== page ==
Carriers accumulated in the photodiodes 101 a and 101 b are transferred to floating diffusion regions (FD regions) 132 via the pixel transfer MOSFETs 102 a and 102 b. These FD regions 132 are connected, in common, to the gate electrode of the amplifying MOSFET 104 and the source electrode of the reset MOSFET 103 via a wiring (conductor) 133.

In order to explain the effect for reducing blooming in this embodiment, a sectional view taken along the line 3-3 in FIG. 1 is shown in FIG. 3. The photodiodes 101 a and 101 b include a PN junction constituted by an N type diffusion region 141 and a P type well 143. Further, a PN junction is constituted by a dense P type diffusion region 140 and an N type diffusion region 141 at a front surface side of a semiconductor substrate, thereby forming a pinned photodiode wholly. An N type diffusion region 130 connected to the power source (VDD) is disposed between the photodiode 101 a and the photodiode 101 b, which region serves, at the same time, to a drain region of the amplifying MOSFET 104. The photodiodes 101 a, 101 b and the N type diffusion region 130 are separated from each other by an element separating oxidized film 142 such as a LOCOS film. Incidentally, in FIG. 3, a polysilicon layer is omitted from illustration for the simplicity's sake. Further, an underlying layer disposed below the P type well 143 constitutes an N type semiconductor substrate 144 connected to the power source. When the photodiode 101 b is saturated, as shown by the arrows in FIG. 3, over flow carriers (electrons in this case) are diffused out of the photodiode 101 b. In this case, electrons diffused to the right in FIG. 3 (electrons diffused from the photodiode 101 b to the N type diffusion region 130) are trapped by the N type diffusion layer 130 (impurity diffusion region of conductive type same as the photocarrier) of the drain region of the amplifying MOSFET 104. Thus, the over flow electrons are not diffused onto the photodiode 101 a. Further, electrons diffused downward in FIG. 3 are trapped by the N type substrate 144.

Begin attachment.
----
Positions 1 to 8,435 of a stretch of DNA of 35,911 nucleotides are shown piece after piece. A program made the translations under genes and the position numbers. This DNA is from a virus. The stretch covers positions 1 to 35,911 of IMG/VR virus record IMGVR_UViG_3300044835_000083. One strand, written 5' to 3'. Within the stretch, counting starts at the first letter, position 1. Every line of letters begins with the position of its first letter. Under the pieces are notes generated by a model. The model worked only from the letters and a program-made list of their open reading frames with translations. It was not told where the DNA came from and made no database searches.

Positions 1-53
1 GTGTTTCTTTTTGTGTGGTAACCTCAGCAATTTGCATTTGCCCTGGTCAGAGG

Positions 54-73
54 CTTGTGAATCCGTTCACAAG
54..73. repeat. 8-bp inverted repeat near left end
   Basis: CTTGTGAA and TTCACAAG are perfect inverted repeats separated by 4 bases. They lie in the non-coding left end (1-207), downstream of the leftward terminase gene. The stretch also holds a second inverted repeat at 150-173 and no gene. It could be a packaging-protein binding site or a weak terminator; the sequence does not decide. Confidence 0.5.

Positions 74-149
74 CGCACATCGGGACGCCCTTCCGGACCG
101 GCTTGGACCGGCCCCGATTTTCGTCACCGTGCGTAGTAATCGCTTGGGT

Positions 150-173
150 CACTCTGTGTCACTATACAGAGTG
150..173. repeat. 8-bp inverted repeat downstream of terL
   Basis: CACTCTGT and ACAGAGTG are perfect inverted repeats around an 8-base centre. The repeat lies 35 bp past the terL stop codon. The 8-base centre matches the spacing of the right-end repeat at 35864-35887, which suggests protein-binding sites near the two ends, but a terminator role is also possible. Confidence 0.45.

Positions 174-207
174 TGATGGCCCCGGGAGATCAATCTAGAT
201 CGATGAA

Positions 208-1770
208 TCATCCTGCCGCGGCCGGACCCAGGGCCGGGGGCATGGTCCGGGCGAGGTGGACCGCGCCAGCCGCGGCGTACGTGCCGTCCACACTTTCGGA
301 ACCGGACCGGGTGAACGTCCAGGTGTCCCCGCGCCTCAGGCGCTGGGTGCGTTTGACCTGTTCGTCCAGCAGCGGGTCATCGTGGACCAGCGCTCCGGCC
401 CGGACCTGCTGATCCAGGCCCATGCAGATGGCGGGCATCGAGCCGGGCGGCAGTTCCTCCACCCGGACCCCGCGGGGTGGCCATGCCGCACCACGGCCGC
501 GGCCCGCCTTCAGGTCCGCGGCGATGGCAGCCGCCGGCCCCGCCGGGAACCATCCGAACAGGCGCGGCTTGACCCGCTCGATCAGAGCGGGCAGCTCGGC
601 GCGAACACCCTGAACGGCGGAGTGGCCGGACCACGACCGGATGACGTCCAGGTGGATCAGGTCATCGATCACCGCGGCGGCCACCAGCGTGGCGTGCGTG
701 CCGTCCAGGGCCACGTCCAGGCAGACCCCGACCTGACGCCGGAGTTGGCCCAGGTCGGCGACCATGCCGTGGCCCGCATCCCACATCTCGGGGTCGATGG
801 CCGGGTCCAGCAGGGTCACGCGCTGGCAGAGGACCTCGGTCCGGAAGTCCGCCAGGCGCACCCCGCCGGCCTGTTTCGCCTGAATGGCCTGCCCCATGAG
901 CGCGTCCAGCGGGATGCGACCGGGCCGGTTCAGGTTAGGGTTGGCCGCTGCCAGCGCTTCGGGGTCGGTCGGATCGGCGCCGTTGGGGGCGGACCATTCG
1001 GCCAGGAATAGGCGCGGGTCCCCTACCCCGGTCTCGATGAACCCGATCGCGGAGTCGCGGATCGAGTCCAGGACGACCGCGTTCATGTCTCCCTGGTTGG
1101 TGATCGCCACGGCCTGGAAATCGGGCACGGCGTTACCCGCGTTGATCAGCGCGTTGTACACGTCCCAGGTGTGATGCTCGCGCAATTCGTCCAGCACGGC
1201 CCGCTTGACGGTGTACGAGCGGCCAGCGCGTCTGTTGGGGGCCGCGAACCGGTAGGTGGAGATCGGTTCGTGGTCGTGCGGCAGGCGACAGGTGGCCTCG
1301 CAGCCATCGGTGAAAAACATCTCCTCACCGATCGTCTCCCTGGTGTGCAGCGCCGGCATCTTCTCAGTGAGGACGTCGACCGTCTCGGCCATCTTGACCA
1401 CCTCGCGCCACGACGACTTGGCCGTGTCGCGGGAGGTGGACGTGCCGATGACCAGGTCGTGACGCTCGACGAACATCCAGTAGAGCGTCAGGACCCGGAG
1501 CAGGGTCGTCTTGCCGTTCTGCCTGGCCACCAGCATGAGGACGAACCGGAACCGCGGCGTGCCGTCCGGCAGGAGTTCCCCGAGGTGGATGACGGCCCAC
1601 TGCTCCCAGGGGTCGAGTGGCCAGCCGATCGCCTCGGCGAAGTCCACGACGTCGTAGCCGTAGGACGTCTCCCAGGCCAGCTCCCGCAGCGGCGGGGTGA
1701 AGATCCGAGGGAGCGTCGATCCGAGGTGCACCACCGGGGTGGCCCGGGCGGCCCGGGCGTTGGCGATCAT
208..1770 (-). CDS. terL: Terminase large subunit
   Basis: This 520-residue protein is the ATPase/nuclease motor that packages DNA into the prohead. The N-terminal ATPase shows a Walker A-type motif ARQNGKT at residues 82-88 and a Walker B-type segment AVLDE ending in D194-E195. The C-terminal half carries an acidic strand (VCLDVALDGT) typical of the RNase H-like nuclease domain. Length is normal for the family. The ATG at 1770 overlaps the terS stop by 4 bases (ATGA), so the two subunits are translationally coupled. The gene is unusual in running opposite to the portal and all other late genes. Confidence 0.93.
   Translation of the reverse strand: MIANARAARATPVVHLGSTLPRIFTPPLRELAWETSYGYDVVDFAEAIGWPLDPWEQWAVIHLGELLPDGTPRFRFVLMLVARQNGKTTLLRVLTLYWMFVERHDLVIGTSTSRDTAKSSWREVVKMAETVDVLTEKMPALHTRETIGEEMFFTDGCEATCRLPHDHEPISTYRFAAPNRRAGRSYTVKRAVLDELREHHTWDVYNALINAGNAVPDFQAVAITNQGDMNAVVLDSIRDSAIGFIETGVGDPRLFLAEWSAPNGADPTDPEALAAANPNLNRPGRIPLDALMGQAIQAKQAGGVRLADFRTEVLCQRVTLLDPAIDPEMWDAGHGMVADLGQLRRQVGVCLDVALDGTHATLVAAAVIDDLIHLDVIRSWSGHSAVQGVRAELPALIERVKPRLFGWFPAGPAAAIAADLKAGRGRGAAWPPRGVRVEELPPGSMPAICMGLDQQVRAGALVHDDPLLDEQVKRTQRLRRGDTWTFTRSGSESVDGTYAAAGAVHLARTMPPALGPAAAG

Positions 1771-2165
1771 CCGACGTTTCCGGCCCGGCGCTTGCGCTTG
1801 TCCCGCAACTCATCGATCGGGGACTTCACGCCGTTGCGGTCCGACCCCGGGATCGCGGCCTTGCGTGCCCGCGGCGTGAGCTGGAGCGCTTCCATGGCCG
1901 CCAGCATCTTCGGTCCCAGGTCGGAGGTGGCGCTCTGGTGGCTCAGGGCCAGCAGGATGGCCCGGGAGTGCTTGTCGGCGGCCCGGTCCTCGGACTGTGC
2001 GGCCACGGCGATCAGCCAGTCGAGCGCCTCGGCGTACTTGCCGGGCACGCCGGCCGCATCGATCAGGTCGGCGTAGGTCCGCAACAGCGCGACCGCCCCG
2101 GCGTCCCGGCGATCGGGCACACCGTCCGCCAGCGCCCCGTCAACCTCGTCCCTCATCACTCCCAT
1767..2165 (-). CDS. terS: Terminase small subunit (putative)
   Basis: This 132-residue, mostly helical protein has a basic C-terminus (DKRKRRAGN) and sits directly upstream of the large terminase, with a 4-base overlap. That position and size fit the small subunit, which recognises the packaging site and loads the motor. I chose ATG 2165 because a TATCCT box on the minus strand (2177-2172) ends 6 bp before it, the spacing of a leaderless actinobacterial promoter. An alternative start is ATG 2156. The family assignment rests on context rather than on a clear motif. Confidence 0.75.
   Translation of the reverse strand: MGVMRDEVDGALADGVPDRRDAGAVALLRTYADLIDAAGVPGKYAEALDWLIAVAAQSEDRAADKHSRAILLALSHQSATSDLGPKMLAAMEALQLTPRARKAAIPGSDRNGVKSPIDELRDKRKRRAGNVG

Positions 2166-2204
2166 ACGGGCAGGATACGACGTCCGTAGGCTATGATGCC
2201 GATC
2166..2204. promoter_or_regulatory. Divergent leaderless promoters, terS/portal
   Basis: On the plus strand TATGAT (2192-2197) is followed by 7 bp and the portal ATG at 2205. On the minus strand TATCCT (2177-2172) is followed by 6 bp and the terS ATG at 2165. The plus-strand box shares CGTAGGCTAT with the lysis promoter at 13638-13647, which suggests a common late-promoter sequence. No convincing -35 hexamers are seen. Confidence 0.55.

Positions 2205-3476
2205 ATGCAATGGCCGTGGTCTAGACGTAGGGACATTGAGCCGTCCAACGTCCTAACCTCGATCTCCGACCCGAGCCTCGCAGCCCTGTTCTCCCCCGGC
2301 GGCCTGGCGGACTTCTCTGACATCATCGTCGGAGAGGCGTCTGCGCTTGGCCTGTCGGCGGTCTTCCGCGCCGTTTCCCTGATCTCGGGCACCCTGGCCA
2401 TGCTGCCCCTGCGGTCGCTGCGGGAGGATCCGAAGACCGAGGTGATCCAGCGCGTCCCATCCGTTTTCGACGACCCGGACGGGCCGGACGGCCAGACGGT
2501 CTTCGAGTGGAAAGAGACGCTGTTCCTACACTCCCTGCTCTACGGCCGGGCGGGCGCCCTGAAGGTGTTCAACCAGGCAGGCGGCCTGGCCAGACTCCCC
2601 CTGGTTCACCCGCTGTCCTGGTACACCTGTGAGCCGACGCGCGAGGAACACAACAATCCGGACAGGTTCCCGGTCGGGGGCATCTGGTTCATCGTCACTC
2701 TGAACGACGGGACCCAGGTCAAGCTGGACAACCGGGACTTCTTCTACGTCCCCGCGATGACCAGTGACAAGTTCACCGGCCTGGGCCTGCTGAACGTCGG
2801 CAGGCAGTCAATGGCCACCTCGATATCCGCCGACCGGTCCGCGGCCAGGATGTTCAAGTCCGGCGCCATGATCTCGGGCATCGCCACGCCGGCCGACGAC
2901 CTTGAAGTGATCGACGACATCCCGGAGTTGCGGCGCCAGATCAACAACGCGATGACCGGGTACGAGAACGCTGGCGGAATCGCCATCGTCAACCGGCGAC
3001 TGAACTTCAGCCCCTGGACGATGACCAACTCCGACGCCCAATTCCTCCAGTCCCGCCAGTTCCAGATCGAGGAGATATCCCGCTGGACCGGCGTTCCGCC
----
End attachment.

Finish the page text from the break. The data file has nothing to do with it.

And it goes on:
Here, an image pickup device having an arrangement in which there is no N type diffusion region 130 and the photodiodes 101 a and 101 b are adjacent to each other via the element separating oxidized film 142, as shown in FIG. 4, is considered. In such an arrangement, the electrons diffused to the right in FIG. 4 are flown into the photodiode 101 a, thereby generating the blooming. To the contrary, in the image pickup device according to the illustrated embodiment, as shown in FIG. 3, since the N type diffusion region 130 acts as the trapping region for trapping the over flow carriers, the blooming is reduced.

Similar to the N type diffusion region 130 as the drain region of the amplifying MOSFET 104, a drain region 134 of the reset MOSFET 103 connected to the power source, a diffusion region 135 connected to the vertical output line 106 and a floating diffusion region 132 act as trapping regions for trapping the electrons. Incidentally, since the floating diffusion region 132 is connected to the power source during the accumulating operation of the photodiode as will be described later, it may act as the trapping region for trapping the electrons. Similarly, since the diffusion region 135 connected to the vertical output line 106 can easily be maintained to potential greater than 0 V by holding a row election pulse PSEL of one row to a high level during the accumulation, it may also act as the trapping region for trapping the electrons.